- About Us
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- History of the Museum 1900-1983
- History of the Museum 1983 - Present
- The Cowle Trust
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- Pegasus Art Painting Workshops
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- The Robbins and Roberts Pleasure Garden
- Certaine Wytches: Fear, Myth and Magic
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- Featured Object - Wallbridge Painting
- Featured Object - Spanners
- Featured Object - Baughan Motorcyle
- Featured Collection - Casein
- Featured Collection - Prinknash Pottery
- Collections Policies
- World War One Commemoration Events
- 2014 - One Man's War
- 2015 - Technology and Innovation
- 2016 - The World at War
- 2017 - The Home Front
- 2018 - Medals, Souvenirs and Legacy
- Echoes in Enamel Project
- Stories from the Collection
- Trephined Skull
- Bragg Clock
- Beaker Boy
- Woolly Mammoths
- Friends of the Museum
- Friends Events
- Friends Contributions
- The Gate to The Secret Garden Print
- The Walled Garden Project
- Walled Garden Plan
- Walled Garden Brief History
- Walled Garden Project Photographs
- Secret Garden Public Photography Day 2013
- The first Walled Garden Residency by Quercus
- Only the Flame Remains: A Collection of Poems
- Museum Volunteers
Worldwide Impact of Stroud Cloth
To help tell the story of the worldwide impact of Stroud Cloth the Museum has recently borrowed a pair of Burmese Leggings from the Royal Albert Memorial Museum, Exeter.
Just like today, Stroud district based businesses of the past had a big role to play in the financial and social economy of the world. To help tell this story, the Museum has recently borrowed a pair of Burmese Leggings from the Royal Albert Memorial Museum (RAMM), Exeter.
The leggings were made by the Akha people, probably in the early 1900s, who lived in the Thai border region of Burma. Stroud Scarlet woollen cloth has been used in the appliqué* decoration of the leggings and are displayed as they would have been worn around the legs.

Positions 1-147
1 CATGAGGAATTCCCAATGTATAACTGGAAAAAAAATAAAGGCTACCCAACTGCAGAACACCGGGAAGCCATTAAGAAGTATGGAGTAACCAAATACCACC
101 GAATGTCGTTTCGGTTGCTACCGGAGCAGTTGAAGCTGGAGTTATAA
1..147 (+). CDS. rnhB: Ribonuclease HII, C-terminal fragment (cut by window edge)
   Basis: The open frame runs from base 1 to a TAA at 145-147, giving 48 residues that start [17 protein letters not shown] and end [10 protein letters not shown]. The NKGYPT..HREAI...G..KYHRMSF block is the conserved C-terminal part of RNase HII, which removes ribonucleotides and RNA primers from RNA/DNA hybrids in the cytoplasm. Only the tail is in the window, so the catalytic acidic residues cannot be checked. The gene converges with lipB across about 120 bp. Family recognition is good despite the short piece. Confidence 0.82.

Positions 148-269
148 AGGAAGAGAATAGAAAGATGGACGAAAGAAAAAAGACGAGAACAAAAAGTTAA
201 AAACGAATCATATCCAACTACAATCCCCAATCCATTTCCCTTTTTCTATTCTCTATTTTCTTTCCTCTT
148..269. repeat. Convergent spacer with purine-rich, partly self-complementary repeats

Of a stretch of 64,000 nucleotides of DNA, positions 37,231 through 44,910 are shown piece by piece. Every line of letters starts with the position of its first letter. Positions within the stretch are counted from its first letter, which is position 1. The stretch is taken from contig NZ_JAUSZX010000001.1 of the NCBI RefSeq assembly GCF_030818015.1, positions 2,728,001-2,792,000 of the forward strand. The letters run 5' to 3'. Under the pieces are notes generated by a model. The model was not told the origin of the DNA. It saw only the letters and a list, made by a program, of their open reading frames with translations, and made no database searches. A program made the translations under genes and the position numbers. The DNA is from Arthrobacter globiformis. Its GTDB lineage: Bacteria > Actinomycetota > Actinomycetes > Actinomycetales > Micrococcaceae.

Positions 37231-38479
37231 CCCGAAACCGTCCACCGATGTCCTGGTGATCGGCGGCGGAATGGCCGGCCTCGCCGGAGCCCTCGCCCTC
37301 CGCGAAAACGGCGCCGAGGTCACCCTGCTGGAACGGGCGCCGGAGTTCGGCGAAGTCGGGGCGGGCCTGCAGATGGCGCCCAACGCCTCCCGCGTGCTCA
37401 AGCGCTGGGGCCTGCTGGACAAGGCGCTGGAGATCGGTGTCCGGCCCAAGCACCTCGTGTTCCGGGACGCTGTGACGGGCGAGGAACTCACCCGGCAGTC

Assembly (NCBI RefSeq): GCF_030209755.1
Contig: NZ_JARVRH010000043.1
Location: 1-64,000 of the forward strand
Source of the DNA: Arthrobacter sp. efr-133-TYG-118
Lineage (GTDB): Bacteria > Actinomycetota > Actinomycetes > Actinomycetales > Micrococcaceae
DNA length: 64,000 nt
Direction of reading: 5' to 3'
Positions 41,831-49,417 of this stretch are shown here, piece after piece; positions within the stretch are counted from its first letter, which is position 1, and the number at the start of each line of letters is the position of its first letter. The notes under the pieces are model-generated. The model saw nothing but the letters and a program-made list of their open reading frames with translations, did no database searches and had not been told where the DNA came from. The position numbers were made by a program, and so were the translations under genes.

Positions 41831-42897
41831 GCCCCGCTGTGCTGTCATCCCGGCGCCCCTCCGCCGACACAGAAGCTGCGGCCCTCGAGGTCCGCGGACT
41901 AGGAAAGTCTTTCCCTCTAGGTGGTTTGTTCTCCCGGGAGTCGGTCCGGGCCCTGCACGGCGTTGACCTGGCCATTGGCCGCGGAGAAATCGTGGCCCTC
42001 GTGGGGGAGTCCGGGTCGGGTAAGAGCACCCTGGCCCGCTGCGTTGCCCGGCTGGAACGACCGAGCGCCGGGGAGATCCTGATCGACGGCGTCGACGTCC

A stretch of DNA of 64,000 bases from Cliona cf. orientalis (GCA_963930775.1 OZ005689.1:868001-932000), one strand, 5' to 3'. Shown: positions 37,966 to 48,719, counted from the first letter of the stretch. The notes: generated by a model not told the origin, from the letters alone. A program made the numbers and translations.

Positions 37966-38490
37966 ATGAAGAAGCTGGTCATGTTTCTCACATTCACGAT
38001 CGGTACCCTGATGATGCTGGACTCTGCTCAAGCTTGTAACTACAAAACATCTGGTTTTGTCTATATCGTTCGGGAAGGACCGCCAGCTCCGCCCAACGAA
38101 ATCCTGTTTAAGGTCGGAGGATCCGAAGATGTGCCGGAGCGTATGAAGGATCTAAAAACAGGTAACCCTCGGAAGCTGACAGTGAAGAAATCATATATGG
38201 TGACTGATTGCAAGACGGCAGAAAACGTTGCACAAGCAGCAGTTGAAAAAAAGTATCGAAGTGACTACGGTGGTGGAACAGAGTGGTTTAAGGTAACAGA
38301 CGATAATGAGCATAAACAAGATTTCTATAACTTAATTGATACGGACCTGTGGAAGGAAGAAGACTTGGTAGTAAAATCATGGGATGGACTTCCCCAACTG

The Burmese leggings on display reflect how communities around the world have used European-made woollen cloth in the making and decorating of clothing and other items.
Fern Ryan, Collections Assistant, said 'I'd encourage visitors to see these wonderfully detailed leggings and reflect on the global reach of Stroud cloth'.
From the Middle Ages, British wool was the foundation upon which domestic and foreign trade developed and flourished. Mills in the Stroud valleys produced high quality broadcloths, renowned for their colour, particularly ‘Stroudwater scarlet’. Cloths were imported to America by the Hudson’s Bay Company, which traded with Native Americans in the north of the country from the 1700s. The British East India Company, traded widely in Asia from the late 17th century. The East India Company sustained the Gloucestershire broadcloth industry, as others declined in the late 18th century, in the face of competition from the modern Yorkshire mills.
The indigenous communities trading with the Hudson’s Bay Company and the East India Company adapted the cloth and integrated it into their own traditions of material culture.
Don’t miss this unique opportunity to see the leggings on display.
Photograph shows the leggings during preparation for display.
*appliqué: ornamental needlework in which pieces of fabric are sewn or stuck on to a larger piece to form a picture or pattern.
Museum Art Gallery Runner Up in Gloucestershire Awards
The Museum in the Park's Art Gallery was recently voted 'Runner Up' in the Gloucestershire Muddy Stilettos Awards 2017.
The Watery World of the Ichthyosaur
The Museum in the Park in Stroud has put on display an amazing 180 million old Ichthyosaur!
Palaeontology is a Dangerous Beast
An amazing exhibition is set to open on 27 May with some exciting family activities planned for the half term school holidays.
Celebrate Museums at Night at the Museum in the Park
Join the Museum in the Park for this special event staged to celebrate Museums at Night – the UK's ‘lates' festival for the culturally curious.
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